“I thought we put ourselves in a tough position when we let the ball get thrown over our head. That’s one thing were the game changed a little bit.”

Texas took dead aim at Coleman until Shaun Crawford was moved outside and Julian Love came in at nickel. Drue Tranquill also subbed out, Studstill taking his reps while Sebastian stayed on the field. The loss of Nick Watkins loomed large on Sunday night, an additional cover corner needed, especially if Coleman is going to commit a defensive back’s cardinal sin.

 

Missed tackles. Sure, it’s easy to call it a missed tackle when you’re trying to take down a 250-pound bowling ball. But there just wasn’t enough sure tackling when Notre Dame had a chance to slow down Texas’ runners—and it consistently blew up in the Irish defense’s face.

An unofficial tally revealed some key misses by Avery Sebastian, inserted into the lineup because of his ability to do the little things and know the system. He was hardly alone—Morgan missed a handful, Jerry Tillery ran through a few TFLs, including one that came on the game’s final play.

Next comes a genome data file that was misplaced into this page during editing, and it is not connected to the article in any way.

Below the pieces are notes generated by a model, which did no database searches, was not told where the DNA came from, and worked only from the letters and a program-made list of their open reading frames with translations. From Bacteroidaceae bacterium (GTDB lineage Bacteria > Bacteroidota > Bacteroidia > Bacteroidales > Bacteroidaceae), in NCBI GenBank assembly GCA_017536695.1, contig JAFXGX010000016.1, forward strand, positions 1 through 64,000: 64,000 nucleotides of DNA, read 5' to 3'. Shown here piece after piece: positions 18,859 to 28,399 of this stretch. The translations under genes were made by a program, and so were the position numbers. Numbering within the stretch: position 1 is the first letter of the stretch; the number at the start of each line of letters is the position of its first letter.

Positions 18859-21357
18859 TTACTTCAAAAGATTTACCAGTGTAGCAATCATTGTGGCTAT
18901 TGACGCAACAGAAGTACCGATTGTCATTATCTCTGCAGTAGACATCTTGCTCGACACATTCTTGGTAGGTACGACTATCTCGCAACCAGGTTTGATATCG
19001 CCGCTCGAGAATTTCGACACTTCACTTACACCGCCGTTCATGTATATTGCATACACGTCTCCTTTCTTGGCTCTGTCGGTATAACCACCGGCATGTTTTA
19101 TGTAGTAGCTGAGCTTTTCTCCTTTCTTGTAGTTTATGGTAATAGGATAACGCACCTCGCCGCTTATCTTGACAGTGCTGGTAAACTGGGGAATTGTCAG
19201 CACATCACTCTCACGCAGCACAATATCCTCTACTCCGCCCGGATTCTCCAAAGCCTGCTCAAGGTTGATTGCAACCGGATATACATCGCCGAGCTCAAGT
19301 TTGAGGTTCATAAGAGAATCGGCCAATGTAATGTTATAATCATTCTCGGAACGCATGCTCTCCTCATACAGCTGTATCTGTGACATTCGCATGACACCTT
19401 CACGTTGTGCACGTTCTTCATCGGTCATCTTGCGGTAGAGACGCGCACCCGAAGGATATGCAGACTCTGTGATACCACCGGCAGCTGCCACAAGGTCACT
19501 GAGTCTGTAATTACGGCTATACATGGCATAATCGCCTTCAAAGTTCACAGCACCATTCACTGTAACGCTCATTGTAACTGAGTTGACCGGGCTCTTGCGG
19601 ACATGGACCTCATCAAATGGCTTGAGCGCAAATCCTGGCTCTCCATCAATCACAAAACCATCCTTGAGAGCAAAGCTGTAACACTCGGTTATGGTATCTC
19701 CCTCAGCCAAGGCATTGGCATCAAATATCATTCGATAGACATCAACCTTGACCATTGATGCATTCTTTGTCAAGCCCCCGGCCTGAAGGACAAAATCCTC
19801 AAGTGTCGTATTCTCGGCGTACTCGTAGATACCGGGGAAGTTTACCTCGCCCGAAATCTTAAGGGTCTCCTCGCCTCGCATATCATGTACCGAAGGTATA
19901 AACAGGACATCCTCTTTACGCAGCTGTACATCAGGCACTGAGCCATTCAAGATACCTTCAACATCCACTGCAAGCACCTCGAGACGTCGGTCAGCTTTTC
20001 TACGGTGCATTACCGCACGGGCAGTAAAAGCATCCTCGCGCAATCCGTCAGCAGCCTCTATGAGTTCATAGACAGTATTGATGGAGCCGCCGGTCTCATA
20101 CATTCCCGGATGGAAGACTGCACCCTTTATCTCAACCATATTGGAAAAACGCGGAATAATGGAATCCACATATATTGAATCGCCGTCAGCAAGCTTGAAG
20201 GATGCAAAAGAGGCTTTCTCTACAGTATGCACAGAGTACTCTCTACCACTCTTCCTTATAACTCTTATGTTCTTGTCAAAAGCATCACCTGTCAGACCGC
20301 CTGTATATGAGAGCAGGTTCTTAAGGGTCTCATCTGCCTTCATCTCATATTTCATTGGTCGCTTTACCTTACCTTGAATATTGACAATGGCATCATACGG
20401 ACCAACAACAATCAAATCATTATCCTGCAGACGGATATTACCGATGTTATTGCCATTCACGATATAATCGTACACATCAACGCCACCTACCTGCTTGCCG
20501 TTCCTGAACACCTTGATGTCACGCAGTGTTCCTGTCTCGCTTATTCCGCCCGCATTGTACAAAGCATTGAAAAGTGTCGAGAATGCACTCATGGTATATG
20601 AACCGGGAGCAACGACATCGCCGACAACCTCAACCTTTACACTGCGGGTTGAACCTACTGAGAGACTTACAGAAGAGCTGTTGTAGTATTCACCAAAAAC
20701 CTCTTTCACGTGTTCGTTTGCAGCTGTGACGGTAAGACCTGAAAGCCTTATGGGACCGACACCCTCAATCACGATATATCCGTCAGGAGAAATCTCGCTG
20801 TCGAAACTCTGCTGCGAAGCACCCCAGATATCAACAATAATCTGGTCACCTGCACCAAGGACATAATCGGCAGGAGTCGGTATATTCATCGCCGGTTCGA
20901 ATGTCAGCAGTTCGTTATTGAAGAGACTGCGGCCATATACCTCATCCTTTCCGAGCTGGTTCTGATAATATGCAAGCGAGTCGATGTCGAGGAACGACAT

Greer Martini’s debut at Will had him playing like a guy learning a new position—understandable since he moved there late in training camp.

 

Tyler Newsome. Notre Dame’s eccentric punter has a booming leg. But he had a case of the shanks on Sunday night—not the first time the young specialist has struggled on the big stage to flip the field.

Newsome’s first punt was a bomb. The rest? Not as much. And while his 24 yarder late in the game didn’t come back to bite the Irish, Newsome needs to sharpen up his mental approach to get past this tough outing.

 

Torii Hunter’s missed targeting call. At this point, it’s over. Notre Dame can expect acknowledgment of the mistake, but it’s not changing the game. Watching the hit again, the ball looked tucked into Hunter’s arm and possessed before he was hit in the head—a blow that we’ve seen called so often, especially with a newfound emphasis on the penalty.

Perhaps the refs just missed it. Perhaps the replay officials missed it too, with ESPN’s cameras so focused on Torii Hunter’s reaction in the stands to the critical timing of the penalty.

However it happened, it was a brutal no-call, especially with Notre Dame’s history of having these flags go against them.

 

The Offensive Line. I’m hesitant to fully call the offensive line play “bad,” but I’m going to do it. Notre Dame did run for 206 yards, but take away the 83 yards on two carries (Folston & Kizer) and it’s 2.8 yards per carry. That’s just not good enough—not against a Texas defensive front that was overwhelmed last season and lost its best interior players.